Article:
Fishery Management Limitations

To address the problem of fishing “business as usual” in areas where MPAs may be socially challenging or infeasible, a moderate fishery management approach has been proposed that can allow a certain exploitation while still maintaining essential ecosystem services (e.g., Siar et al., 1992; Bartlett et al., 2009; MacNeil et al., 2015). It is claimed that some forms of fishery management can enhance essential reef ecosystem functions and resilience, while also enabling the continuous consumption of reef fish necessary for the livelihood of local fishing communities (e.g., MacNeil et al., 2015). In reef areas where MPAs cannot be implemented, such fishery management tools may encounter less resistance and enhance collaboration among the different stakeholders and, therefore, can better achieve the goals of reef recovery without impairing the local community's livelihood.

Fishery management, however, may have some limitations as a countermeasure of reef degradation. These are mainly related to the relatively long time it takes to return the reef and the fish community to a state in which they enable essential ecosystem functions (e.g., Blackwood et al., 2012). Moreover, many reef sites are characterized by highly depleted fish communities (e.g., Burke et al., 2011; MacNeil et al., 2015), with fish biomass below 0.25 B0 (where B0 is reef fish biomass in the absence of fishing; see McClanahan et al., 2011; MacNeil et al., 2015), as a threshold below which multiple negative ecosystem effects of overfishing have been shown (MacNeil et al., 2015).

The recovery of such heavily depleted reefs is expected to take decades (Blackwood et al., 2012; MacNeil et al., 2015), and may impose some challenges and risks. First, the basic ecosystem functions and the structural complexity (estimated by measuring “rugosity” as a proxy for complexity; Alvarez-Filip et al., 2009) of the reef may continue to deteriorate due to the “detrimental cascading effects related to the removal of predators and herbivores” (Newton et al., 2007)—cascades which can lead to a further decline in the reef's fish community and fishery yields (Graham et al., 2006). Second, low resilience (as may be indicated by a low functional diversity of fish; Cheal et al., 2010), combined with a long recovery time of the reef fish community, exposes the reef to an increased risk of phase shift into a macroalgae-dominated reef, following mass coral mortality events. Disturbed reefs are prone to experience positive feedbacks, which can lead to stable states of low coral coverage that exhibit hysteresis (e.g., Mumby et al., 2007): A situation in which much higher values of the critical parameters (e.g., grazing rates) are needed for the degraded ecosystem to shift back to its original state, than the threshold values that caused the phase shift in the first place (Suding et al., 2004). Therefore, removing the stress (e.g., fishing) from a system does not necessarily ensure a return to a coral-dominated reef. Third, slow reef recovery implies reduced fishing yields for a long period, the outcome of which is a poor livelihood for the local communities. The long recovery time and the resulting poor livelihood are expected to pose socio-economic challenges, which may prevent compliance by the local stakeholders and consequently impede the establishment of suitable conditions for reef recovery.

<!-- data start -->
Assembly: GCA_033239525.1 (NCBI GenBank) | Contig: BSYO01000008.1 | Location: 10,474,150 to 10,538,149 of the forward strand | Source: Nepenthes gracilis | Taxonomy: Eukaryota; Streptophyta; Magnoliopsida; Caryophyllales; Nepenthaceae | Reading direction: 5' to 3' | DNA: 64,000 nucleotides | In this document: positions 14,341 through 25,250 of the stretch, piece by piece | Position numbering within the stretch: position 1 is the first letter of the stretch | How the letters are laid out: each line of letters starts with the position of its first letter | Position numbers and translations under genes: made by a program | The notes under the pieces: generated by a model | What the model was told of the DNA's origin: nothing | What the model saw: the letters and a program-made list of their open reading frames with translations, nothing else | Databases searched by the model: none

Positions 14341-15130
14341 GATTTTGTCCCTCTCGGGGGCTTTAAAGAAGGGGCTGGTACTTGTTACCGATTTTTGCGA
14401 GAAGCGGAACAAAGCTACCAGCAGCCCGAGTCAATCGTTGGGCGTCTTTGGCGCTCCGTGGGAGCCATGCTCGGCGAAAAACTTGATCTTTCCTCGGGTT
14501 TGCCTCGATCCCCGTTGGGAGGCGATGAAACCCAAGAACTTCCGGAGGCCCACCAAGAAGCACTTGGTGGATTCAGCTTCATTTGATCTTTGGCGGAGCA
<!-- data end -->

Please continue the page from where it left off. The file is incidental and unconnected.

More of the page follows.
The projected long recovery time, the reduced trophic level, and the socio-economic challenges related to the existing management approaches highlight the need for additional tools that can help to address, within a relatively short time, both the ecological and the socio-economic challenges; that is, to promote recovery of the reef ecosystem while sustaining the livelihood of its reliant coastal populations (e.g., Abelson et al., 2016b).

Coral-reef Restoration and Fish Population Restocking

One suggested countermeasure to the fast degradation of coral reefs is that of ecological restoration intervention, which at present consists mainly of coral transplantation (“reef gardening”; e.g., Edwards, 2010; Rinkevich, 2014). This restoration solution has been widely criticized for its high costs (and therefore scalability problems; e.g., Adger et al., 2005; Mumby and Steneck, 2008), and for treating the symptoms rather than the causes of degradation (Stone, 2007; Mumby and Steneck, 2008). These drawbacks may be attributable to the limitations of available tools and practices (Abelson et al., 2016b), scarce and poorly-directed funding, and the common goal of restoration projects to achieve an “item-based success” (i.e., survival of planted transplants, seedlings, or spats; sensu Bayraktarov et al., 2016).

Here, we propose “fish restocking” practices as a coral-reef restoration tool, as well as a fishery management aid in degraded reefs. The fish population restocking should be applied in addition to forms of protection (e.g., MPAs) or fishery management. It can also be applied in addition to other restoration interventions, where applicable (e.g., Abelson et al., 2016b), and requires the compliance and active support of local stakeholders (Ferse et al., 2010). The restocking of herbivorous fish populations could serve as a potential solution to fish depletion and its adverse consequences in localities of high dependency of the coastal communities on the reef as a source of livelihood. Fish restocking and “stock enhancement” are used as generic terms referring to all forms of hatchery-based fishery enhancement tools in aquatic and marine ecosystems (e.g., Blankenship and Leber, 1995; Lorenzen et al., 2013). The proposed approach is based on the re-introduction of cultured fish (i.e., reproduced and reared to young stages by aquaculture methods) into the reef as a restoration tool that may be able to address both the ecological and the social challenges of degraded reefs and depleted reef fish populations.